How do you make a “trusted system”, the term David Allen uses to denote a planning and organisational system which can be relied upon to contain your events, tasks, projects and thoughts? It’s easy to get carried away in tweaking productivity methodologies, but mind like water is only achieved when such a system is fully implemented and consulted on a day-to-day basis. One of the biggest obstacles for many people, myself included, is how to create a system that is always there, at the ready, and worthy of your trust.
When I was in high school and university, I used to keep journals. Not only did I write rather copiously about all my daily happenings, my far-fetched ideas and my roller-coaster relationships, but I’d also sketch, write lists, insert my favourite new photographs, tape in interesting clippings from newspapers, practise other languages, and so on. For years, I was never without my journal.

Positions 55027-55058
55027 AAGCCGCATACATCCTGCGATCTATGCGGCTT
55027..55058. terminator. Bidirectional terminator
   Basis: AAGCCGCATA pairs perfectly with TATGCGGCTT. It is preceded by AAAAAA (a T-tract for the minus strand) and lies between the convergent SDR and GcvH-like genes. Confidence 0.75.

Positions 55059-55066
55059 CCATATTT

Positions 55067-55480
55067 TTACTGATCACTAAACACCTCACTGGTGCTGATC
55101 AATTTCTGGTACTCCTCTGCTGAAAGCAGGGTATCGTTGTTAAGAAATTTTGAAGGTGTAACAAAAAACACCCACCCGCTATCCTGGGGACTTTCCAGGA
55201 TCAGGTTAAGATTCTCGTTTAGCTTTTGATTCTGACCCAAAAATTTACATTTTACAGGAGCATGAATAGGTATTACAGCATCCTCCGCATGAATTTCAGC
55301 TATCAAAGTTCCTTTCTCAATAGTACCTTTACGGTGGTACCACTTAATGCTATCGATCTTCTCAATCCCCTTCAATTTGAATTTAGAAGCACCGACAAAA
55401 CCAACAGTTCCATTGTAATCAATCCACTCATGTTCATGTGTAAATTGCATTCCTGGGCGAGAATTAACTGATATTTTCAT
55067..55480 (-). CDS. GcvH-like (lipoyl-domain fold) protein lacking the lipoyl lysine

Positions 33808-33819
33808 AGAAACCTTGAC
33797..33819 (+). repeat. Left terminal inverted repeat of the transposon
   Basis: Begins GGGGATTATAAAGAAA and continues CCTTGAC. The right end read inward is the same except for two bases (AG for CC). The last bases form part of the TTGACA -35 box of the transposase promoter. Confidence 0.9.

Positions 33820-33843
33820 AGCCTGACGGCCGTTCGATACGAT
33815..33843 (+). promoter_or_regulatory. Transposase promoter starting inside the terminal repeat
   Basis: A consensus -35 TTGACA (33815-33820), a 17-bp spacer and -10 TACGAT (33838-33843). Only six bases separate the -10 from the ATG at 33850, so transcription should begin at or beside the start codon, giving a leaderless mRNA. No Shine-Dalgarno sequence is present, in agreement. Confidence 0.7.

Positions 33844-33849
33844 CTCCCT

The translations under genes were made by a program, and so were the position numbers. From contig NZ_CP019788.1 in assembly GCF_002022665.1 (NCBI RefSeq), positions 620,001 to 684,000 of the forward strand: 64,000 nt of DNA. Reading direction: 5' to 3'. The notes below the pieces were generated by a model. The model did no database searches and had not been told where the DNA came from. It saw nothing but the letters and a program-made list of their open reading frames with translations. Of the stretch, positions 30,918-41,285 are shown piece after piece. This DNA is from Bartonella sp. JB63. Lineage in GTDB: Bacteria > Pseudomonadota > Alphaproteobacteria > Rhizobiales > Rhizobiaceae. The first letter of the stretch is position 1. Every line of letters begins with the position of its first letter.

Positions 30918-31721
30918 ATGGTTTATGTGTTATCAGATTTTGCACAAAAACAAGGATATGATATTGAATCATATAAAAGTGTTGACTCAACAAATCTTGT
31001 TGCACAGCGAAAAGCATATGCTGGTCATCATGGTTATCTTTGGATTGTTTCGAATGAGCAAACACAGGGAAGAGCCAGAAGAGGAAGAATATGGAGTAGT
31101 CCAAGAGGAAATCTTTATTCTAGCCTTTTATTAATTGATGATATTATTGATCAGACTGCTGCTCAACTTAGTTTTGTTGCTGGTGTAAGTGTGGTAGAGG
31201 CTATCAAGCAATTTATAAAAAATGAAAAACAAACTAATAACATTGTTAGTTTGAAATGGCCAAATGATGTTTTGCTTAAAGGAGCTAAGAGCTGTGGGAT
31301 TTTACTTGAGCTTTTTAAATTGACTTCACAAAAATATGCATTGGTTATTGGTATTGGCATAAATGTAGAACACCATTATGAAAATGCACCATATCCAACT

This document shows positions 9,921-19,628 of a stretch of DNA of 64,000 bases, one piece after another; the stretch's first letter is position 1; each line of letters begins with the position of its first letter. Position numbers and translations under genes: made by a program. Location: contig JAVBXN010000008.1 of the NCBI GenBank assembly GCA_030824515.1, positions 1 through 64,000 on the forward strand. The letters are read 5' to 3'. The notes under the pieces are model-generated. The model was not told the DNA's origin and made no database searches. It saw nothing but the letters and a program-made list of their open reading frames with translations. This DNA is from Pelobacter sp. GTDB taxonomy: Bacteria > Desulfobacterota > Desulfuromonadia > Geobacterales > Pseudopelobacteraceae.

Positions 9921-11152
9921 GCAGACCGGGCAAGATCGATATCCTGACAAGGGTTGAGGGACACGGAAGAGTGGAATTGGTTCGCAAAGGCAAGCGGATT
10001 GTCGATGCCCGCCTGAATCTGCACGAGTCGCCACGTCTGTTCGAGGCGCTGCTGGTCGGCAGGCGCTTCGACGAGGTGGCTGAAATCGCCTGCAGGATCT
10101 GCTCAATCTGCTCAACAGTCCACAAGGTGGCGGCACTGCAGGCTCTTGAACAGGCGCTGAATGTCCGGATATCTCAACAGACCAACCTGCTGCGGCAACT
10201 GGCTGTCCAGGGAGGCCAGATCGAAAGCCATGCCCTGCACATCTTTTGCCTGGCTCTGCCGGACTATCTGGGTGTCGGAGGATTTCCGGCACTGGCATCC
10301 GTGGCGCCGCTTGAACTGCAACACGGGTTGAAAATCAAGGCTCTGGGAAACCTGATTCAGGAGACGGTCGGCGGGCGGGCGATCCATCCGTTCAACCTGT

After university, I joined the regular work force and started lugging around a day planner instead of a journal. I had every intention of doing everything “by the book” and figuring out how to use all the fancy forms to organise my life and job. I started by entering all my personal and work information into the planner, buying special inserts and folders, and stuffing it with every conceivable type of professional form.
Gradually, though, my enthusiasm began to slip away into apathy. Soon, I rarely carried around the planner. I wrote people’s addresses on stickies and stuck them to the monitor, with the intention of later entering them into my contact sheets. Things to be done, I tried to memorise, believing I could remember them when the time came. Project details degenerated into loose notes jotted on the back of meeting agendas. And my calendar was scattered thoughout my planner, digital PIMs, various stickies, a “motivational” wall calendar, and random scraps of paper (usually crumpled in pockets or lost in manuals).